Can someone explain in simple terms the difference between the two? I'm not fully understanding the part where monads are endofunctors versus being just functors.
A functor may go from one category to a different one, an endofunctor is a functor for which start and target category are the same.
Same as with endomorphisms versus morphisms.
Now, why must monads be endofunctors?
There is the famous quote that "Monads are just monoids in the category of endofunctors". Fortunately, somebody else has already explained that rather well in this answer.
The key point why a monad has to be an endofunctor, is that join
, as it is called in Haskell, or µ
, as it is usually called in category theory, is part of the definition¹ of a monad. Now
Prelude Control.Monad> :t join
join :: Monad m => m (m a) > m a
so the result of applying the functor m
to an object (in Hask, the category of Haskell types as objects and functions as morphisms, a type) must be an object that m
can again be applied to. That means it must belong to the category that is the domain of the functor m
.
A functor can only be composed with itself if its domain and codomain are the same [strictly, if its codomain is a subcategory of its domain], in other words, if it is an endofunctor. Since composability with itself is part of the definition of a monad, monads are a fortiori endofunctors.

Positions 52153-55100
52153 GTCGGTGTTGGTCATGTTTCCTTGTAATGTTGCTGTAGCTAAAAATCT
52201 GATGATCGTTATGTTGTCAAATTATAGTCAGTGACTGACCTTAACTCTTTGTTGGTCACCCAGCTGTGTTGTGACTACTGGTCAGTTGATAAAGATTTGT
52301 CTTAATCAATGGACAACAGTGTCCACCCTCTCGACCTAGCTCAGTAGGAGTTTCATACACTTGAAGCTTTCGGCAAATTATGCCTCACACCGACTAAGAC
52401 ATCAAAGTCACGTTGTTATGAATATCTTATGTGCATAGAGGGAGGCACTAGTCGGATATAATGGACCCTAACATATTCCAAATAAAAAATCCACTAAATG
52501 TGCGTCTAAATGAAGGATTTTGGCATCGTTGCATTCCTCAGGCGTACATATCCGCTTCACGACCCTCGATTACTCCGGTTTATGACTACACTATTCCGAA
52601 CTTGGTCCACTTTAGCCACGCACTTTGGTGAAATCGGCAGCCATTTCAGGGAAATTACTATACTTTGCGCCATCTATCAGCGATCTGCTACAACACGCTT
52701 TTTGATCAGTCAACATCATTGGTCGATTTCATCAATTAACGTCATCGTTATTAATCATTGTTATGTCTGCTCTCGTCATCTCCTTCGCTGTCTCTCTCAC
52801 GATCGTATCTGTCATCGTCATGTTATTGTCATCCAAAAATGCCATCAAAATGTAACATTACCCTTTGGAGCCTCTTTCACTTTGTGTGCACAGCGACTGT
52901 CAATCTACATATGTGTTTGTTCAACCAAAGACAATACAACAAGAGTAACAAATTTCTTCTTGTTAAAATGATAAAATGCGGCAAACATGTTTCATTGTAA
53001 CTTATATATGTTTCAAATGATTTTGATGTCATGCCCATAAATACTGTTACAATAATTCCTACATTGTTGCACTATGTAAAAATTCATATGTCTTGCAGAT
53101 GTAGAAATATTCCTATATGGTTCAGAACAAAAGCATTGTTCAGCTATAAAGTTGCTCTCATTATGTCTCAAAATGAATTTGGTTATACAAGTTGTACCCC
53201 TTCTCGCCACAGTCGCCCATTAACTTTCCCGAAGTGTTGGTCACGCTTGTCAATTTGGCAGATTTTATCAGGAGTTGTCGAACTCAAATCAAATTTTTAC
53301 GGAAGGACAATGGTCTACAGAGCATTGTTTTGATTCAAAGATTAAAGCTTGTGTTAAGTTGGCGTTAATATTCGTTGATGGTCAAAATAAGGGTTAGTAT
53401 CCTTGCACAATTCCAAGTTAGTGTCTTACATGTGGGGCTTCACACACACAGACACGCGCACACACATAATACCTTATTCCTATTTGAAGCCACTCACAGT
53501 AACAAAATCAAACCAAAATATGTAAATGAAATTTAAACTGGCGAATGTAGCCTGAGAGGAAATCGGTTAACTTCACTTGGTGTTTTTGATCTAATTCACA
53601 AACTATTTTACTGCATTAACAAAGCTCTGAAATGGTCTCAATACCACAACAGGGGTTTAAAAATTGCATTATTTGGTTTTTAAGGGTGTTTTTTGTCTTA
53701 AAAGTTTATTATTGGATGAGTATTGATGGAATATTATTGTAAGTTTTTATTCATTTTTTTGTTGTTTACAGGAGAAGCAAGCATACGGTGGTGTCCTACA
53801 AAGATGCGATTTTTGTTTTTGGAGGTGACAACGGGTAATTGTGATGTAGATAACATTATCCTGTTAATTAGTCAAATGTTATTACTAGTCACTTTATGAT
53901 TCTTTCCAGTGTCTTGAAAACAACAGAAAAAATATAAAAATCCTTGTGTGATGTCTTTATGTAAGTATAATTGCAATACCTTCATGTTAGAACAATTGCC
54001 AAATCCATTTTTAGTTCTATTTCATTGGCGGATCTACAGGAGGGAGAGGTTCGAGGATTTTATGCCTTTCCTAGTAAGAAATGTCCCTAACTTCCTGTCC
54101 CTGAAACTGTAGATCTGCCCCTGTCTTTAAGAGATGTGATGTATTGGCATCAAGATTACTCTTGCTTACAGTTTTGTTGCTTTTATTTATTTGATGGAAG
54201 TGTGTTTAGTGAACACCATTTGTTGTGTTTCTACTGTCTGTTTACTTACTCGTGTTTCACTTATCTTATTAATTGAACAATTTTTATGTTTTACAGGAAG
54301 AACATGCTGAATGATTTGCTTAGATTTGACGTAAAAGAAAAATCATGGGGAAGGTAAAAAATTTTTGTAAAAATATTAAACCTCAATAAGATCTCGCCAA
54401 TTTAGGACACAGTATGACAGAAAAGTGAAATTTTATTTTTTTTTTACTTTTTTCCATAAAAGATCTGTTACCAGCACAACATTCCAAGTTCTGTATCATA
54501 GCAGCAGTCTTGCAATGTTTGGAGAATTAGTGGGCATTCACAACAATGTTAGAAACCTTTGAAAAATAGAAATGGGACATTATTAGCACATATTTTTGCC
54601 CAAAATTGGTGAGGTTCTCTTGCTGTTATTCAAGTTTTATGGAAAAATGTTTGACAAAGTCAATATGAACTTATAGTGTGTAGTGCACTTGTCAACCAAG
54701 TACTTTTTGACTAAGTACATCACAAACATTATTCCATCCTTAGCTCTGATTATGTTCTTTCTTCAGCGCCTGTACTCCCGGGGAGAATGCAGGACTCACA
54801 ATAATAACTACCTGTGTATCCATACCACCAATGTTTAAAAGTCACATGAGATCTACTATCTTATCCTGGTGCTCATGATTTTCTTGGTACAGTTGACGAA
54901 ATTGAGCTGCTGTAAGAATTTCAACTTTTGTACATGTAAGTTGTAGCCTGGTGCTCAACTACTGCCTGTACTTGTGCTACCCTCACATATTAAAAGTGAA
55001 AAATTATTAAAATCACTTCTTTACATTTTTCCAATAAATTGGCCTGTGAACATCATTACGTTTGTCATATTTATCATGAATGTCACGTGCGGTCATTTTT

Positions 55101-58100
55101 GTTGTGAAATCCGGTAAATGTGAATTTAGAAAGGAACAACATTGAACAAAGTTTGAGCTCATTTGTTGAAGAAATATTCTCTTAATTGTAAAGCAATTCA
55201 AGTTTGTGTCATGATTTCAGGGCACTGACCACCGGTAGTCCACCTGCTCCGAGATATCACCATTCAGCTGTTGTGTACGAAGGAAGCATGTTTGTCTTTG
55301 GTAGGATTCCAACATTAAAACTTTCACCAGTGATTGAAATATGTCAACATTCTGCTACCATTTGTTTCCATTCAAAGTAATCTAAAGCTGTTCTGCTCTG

¹ One definition, one can alternatively define a monad using (>>=)
or bind
and have join
as a derived property.

5Are there any functors in Haskell that aren't endofunctors? (Don't they all map Hask to Hask?) – huon Apr 26 '12 at 23:58

5

3Nonendofunctors are available in packages such as hackage.haskell.org/packages/archive/categories/1.0/doc/html/… – sdcvvc Apr 27 '12 at 1:12

1@JonathanDunlap It just occurred to me, did you mistype and actually mean monads, and not monoids? As in, "Monads are monoids in the category of Endofunctors", or what the saying was? – Daniel Fischer Apr 27 '12 at 19:34

2@JonathanDunlap Okay, going to update the answer accordingly (will take a while, though, I'm slow). Monoids are a different kind of beast, it's just that some functors (monads, for instance) are also monoids (in some category). Sort of incidental. – Daniel Fischer Apr 27 '12 at 19:40